Addendum: I'm not sure how informative this Q&A has been, but I'm adding a couple of personal takeaways, including the fact that if this column ends up being one of MediaPost's most-read of 2023, I'm going to retire. Well, at least I will retire the name of this column.
Seriously, it will mean that "RTBlog" has officially passed the Turing Test of trade journalism and I'll just let ChatGPT -- or whatever comes next -- weigh in for you each Monday morning.
That's because "RTBlog" was originally conceived to provide commentary on how real-time media technologies -- initially RTB, but more generally, machine automation -- could do things as good as, or even better than humans can.
In the case of RTB -- or real-time bidding -- as well as programmatic media-buying generally, I think the case has been made that it can process real-time audience trades faster and better than people can, even if people still are the ones tweaking the algorithms behind them or deciding when to override them.
I mean, if the headline ChatGPT recommended on this column generates enough readers to become one of our best-read, it definitely is definitely game over time for me as a headline writer, because personally, I think that head sucks.
But it's not that I think I can still write heads better than a machine, it's how much the machines have advanced in being able to write since I began my own personal Turing Testing a decade ago.
Some of you may recall that I first entered into a challenge with what was then a highly advanced AI-based processor of natural language writing -- Persado -- in 2013. It was a John Henry-like challenge in which I staked my reputation against the machine, and we ran a split-run of two versions of a column -- one written by me, and one rewritten, ostensibly more optimally, by Persado.
Actually, Persado just rewrote the headline and the lead paragraph, and then we ran a split-test publishing each version to half of "RTBlog's" email subscriber list to see which one got opened more.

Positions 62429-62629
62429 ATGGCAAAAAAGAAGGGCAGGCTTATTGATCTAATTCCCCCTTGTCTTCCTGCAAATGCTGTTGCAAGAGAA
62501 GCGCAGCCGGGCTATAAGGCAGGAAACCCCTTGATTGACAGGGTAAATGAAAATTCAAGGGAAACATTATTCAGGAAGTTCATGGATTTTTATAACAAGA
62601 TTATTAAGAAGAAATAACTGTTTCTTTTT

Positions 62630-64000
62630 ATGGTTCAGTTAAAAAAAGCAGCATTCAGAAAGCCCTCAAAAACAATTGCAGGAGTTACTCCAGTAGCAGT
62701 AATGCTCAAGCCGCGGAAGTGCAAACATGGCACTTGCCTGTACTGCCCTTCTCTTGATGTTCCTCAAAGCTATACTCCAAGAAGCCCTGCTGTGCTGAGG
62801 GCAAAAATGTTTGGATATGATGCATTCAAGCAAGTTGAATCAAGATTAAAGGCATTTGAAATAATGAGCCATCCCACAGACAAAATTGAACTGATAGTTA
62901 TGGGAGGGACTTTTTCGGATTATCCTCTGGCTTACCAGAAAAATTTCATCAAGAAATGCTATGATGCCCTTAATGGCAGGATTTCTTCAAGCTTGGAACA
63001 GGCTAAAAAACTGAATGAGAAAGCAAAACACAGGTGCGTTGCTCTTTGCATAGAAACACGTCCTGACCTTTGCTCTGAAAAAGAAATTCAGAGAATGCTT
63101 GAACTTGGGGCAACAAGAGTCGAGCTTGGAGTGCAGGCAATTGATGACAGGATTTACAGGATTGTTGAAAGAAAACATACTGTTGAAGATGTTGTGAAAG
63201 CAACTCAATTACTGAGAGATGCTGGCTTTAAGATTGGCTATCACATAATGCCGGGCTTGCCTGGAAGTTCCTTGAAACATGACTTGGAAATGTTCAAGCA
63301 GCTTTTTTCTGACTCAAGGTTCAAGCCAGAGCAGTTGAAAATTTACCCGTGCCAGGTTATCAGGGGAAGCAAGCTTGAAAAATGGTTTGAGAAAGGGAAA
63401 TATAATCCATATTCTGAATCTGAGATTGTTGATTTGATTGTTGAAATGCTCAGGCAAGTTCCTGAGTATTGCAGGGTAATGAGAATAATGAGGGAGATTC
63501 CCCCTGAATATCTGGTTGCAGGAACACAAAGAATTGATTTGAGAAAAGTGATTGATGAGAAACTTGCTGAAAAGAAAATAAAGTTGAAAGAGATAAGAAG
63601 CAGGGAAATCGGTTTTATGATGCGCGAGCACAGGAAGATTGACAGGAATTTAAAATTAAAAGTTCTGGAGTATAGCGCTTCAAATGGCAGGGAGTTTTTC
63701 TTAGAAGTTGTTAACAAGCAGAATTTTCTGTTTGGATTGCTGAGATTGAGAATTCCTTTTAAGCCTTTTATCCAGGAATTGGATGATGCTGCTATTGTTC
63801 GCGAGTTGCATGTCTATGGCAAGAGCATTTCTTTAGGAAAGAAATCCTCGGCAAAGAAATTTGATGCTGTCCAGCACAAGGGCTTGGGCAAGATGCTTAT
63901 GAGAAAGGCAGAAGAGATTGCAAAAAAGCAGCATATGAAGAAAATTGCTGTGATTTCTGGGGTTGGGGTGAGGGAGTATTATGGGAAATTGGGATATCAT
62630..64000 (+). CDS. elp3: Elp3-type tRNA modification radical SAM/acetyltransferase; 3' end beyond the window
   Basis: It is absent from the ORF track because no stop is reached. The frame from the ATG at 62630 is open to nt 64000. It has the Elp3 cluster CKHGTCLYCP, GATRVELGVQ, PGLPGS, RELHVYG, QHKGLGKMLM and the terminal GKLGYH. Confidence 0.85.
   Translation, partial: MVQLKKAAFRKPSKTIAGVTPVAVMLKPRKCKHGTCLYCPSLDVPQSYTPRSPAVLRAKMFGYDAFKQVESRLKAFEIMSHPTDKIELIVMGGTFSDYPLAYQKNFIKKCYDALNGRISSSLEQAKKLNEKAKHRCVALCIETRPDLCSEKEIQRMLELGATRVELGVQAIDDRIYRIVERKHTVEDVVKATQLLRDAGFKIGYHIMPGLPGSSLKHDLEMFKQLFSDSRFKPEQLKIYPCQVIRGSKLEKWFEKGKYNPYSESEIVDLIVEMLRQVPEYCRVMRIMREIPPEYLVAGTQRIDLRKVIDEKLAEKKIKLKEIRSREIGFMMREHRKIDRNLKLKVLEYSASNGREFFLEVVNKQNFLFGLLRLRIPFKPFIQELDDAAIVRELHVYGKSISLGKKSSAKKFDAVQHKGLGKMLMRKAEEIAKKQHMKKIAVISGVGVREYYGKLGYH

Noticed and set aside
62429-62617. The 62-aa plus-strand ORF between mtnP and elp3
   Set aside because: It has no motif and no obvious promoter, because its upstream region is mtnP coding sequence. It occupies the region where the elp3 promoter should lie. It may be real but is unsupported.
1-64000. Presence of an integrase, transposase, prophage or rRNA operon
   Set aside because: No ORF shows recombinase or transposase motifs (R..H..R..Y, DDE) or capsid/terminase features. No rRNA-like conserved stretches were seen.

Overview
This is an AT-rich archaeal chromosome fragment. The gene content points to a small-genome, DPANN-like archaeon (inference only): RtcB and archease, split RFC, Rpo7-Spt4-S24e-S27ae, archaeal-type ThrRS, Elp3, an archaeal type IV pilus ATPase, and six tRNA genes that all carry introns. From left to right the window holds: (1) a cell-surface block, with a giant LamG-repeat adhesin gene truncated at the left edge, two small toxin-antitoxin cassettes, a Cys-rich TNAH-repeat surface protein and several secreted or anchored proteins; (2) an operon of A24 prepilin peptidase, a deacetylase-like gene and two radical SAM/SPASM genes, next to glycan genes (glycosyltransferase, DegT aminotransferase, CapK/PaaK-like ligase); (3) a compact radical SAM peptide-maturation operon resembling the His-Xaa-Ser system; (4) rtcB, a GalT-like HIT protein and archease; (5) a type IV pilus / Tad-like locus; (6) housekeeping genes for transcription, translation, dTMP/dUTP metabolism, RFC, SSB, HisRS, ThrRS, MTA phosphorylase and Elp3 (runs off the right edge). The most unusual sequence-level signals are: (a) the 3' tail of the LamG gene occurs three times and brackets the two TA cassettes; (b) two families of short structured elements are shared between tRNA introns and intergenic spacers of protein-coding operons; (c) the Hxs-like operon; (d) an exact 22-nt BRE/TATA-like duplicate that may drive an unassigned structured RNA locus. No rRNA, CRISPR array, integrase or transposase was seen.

Initially, my version won by a comfortable margin. Ten years later, the margin of my version has grown to nearly two-to-one.
But as I concluded that 2013 column with, it was close enough that -- given enough time -- future generations of machines would eventually be able to write better than me.
Based on my initial test drive of ChatGPT, I don't think that's the case yet. At least not by most measures I would use. Except one. ChatGPT writes really, really fast. (Persado took a couple of weeks to "re-optimize" my copy in 2013.) Just check out the YouTube video above to see how fast.
I write pretty fast myself. I can type about as fast as someone I'm interviewing can talk. But I cannot necessarily think that fast, and it sometimes takes me hours to knock out a column like this one.
So by at least one measure, ChatGPT has already beaten me.
That said, its headline still sucks.
But let's see where we stand a year from now.
In the meantime, do any of you have suggestions for a new name of this column?
ChatGPT is patient. When it writes a headline that you think sucks, just reply "try again" and it will. Guide it a little with suggestions and it will improve, just as people do in a brainstorm session. Don't jude a robot on first impressions. Give it more than one chance.
Judge, I meant. A chatbot would spellcheck.
@Douglas Ferguson: https://en.wikipedia.org/wiki/Infinite_monkey_theorem
ChatGPT is a clear advancement in AI, and the rumor is GPT-4 will be out end of this year (10x over GPT-3).
I find it useful for summarizing short texts, and you have to admit the "snark" above is very good.
If you haven't tried it out, you should just to be aware of the experience yourself - it is an eye-opener. chat.openai.com is URL.
Fair point Douglas. But if you need to prod it for a better headline ... why not write it yourself?
In the future, to show you really care, you'll write your own thank you note or email, rather than assigning the task to an AI. Bonus points for handwritten (though autopen will make that hackable).
@Roger Baker: In the future, I hope readers write their own comments here too and just let their bots post for them where they belong: on Twitter.
Alt title: ChatGPT: The AI-Powered Miracle App that Puts Words in Your Mouth, Without Understanding Any of Them